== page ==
An Eastern Gray or Cope’s Gray tree frog.

An Eastern Gray or Cope’s Gray tree frog rests on a prairie plant.

While searching for the nest around the GPS coordinates, I made a fun discovery and spotted a tree frog in the vegetation — either a Eastern Gray or a Cope’s Gray.

A Lark Sparrow egg held in a hand.

A close–up view of a Lark Sparrow egg we found on the ground. It looks like an artist spattered and drizzled paint on one end of the egg. The markings create a great camouflage in the grassland.

While transecting this unburned unit, we heard the insect–like call of the Grasshopper Sparrow and the song of the Dickcissel. We also saw a Killdeer several times, but not its nest. There was a lone Lark Sparrow egg found on the ground, but no more nests were spotted until the very end of our time in that field. I actually flushed the female out of the vegetation and first spotted the nest. Very exciting!

A Lark Sparrow nest with four eggs.

Three Lark Sparrow eggs and one Brown–headed Cowbird egg are found in the nest. The Cowbird does not build a nest, but rather lays her eggs in other bird’s nests and allows that bird to raise the young Cowbird.

Once the nest was found, Heather had to work quickly, so the mother was not away from the nest too long. Heather instructed us to not touch any vegetation near the nest with our hands, only using our search sticks to move the plants. Something I learned from Heather that morning is that predators can follow our scents to locate the bird nests, so we have to be careful and leave as little as possible.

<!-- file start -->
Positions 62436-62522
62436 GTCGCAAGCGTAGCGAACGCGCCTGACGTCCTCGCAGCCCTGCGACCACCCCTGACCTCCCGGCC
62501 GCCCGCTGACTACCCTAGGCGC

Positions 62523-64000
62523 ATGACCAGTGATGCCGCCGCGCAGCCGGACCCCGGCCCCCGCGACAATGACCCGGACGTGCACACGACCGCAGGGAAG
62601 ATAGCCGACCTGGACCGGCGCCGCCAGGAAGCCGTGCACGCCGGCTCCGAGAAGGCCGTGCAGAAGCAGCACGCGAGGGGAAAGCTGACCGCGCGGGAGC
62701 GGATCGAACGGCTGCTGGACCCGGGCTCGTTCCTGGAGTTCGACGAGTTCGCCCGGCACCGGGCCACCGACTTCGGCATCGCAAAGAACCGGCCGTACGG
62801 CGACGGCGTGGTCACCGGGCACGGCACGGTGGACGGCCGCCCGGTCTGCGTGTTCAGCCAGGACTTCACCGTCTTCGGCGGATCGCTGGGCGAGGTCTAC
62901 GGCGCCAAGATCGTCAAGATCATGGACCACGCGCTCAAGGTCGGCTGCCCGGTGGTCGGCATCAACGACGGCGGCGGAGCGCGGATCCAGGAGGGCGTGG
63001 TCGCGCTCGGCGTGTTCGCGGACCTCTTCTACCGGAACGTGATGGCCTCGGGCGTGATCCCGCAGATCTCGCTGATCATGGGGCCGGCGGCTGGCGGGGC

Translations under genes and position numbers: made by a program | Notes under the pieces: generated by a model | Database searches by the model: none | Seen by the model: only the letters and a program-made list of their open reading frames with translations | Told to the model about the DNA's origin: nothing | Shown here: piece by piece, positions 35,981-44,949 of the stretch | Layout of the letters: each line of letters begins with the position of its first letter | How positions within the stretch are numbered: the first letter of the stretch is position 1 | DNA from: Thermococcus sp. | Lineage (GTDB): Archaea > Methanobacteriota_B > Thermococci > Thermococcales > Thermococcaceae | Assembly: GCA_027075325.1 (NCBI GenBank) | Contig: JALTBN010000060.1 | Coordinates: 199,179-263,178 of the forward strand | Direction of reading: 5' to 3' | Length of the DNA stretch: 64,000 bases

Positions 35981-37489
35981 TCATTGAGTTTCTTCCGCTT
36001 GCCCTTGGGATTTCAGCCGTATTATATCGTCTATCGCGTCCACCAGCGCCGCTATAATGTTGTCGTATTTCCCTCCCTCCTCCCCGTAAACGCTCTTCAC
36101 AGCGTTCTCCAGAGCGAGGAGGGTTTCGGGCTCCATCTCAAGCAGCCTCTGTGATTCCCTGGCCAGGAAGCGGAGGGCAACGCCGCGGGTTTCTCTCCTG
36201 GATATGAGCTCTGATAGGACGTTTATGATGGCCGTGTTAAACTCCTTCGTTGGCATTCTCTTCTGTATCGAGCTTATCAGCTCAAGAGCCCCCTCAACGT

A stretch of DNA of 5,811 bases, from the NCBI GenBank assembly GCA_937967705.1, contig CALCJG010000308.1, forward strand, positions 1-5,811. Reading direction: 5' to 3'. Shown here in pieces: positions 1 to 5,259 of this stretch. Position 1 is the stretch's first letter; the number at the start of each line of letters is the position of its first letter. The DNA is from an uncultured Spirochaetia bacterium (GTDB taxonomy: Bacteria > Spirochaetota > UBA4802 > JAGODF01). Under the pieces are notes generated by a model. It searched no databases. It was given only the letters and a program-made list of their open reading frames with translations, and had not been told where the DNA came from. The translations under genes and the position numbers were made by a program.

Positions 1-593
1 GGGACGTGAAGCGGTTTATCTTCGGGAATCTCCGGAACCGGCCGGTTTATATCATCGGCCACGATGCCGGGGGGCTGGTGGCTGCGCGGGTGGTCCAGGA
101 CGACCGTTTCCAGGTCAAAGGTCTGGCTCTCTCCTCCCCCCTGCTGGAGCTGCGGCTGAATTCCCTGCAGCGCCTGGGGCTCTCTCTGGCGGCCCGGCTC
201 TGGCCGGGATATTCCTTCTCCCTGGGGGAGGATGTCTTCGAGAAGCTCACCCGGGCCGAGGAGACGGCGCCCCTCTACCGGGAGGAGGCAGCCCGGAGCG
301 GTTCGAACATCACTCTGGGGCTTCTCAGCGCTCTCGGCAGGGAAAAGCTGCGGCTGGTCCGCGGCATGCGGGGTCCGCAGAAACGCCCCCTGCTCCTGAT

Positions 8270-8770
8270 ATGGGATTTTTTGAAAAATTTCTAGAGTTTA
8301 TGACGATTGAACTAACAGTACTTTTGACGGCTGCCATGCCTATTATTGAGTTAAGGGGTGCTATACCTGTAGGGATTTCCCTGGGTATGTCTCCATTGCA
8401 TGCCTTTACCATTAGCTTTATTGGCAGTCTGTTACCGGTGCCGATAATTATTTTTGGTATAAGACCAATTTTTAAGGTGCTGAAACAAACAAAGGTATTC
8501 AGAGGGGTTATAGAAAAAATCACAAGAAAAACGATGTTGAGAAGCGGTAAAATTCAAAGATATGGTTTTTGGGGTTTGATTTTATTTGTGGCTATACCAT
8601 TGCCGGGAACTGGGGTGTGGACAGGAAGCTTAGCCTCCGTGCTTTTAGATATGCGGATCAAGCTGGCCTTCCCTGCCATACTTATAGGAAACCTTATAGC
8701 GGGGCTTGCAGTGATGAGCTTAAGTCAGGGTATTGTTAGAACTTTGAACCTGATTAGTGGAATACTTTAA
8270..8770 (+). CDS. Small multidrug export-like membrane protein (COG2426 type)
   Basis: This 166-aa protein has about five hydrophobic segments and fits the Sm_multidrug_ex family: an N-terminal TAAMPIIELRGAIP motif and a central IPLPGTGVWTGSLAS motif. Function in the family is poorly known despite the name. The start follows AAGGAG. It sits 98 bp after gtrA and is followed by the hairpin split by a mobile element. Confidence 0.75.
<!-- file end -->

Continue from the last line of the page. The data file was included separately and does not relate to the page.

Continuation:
The mother left the nest so quickly, but Heather noticed the bird’s tail feathers and believes the identity can be confirmed as a Lark Sparrow. There were four eggs in the nest and three eggs appeared to be from a Lark Sparrow, while the last egg was from a Cowbird. We glanced at the nest contents quickly, snapped a few photos, and then walked a good distance away from the nest to record the important data. Heather keeps track of the species, the date & time, the number of eggs, the number of young & whether the mother was on or off of the nest.

A Red–Winged Blackbird Nest

The Red–winged Blackbird built its nest in a glade mallow (Napaea dioica), a native prairie plant.

Before we parted for the day, Heather took Jessica and I to see another nest found in the Sand Farm planting. This nest belonged to a Red–winged Blackbird.

A Red–winged Blackbird nest with four eggs.

A peek inside the nest reveals four eggs.

If you would like to volunteer to help Heather search for bird nests or if you are interested to read more about Heather’s research, visit her website at http://www.bios.niu.edu/jones/lab/heather_herakovich.html

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Snowy Owl Released

by Dee Hudson Photography

As a volunteer educator and raptor handler at Willowbrook Wildlife Center, I have observed many wild animals released back to nature after rehabilitation, but never a snowy owl!

Living in Illinois, I do not have many opportunities to see a snowy owl, for their home is in the Arctic tundra. I do not know about you, but the harsh landscape in the arctic is not yet a top destination site for my vacations, so I am unlikely to see many of these owls in the wild. Occasionally snowy owls can be spotted in the Chicago area during the wintertime when some venture to northern Illinois, but I have not had the chance to see one except in rehab or in captivity.

With wings uplifted, a newly released snowy owl flies free.

A newly released snowy owl flies free.

A raptor handler holds a great–horned owl.

Photo by Ken Benjamin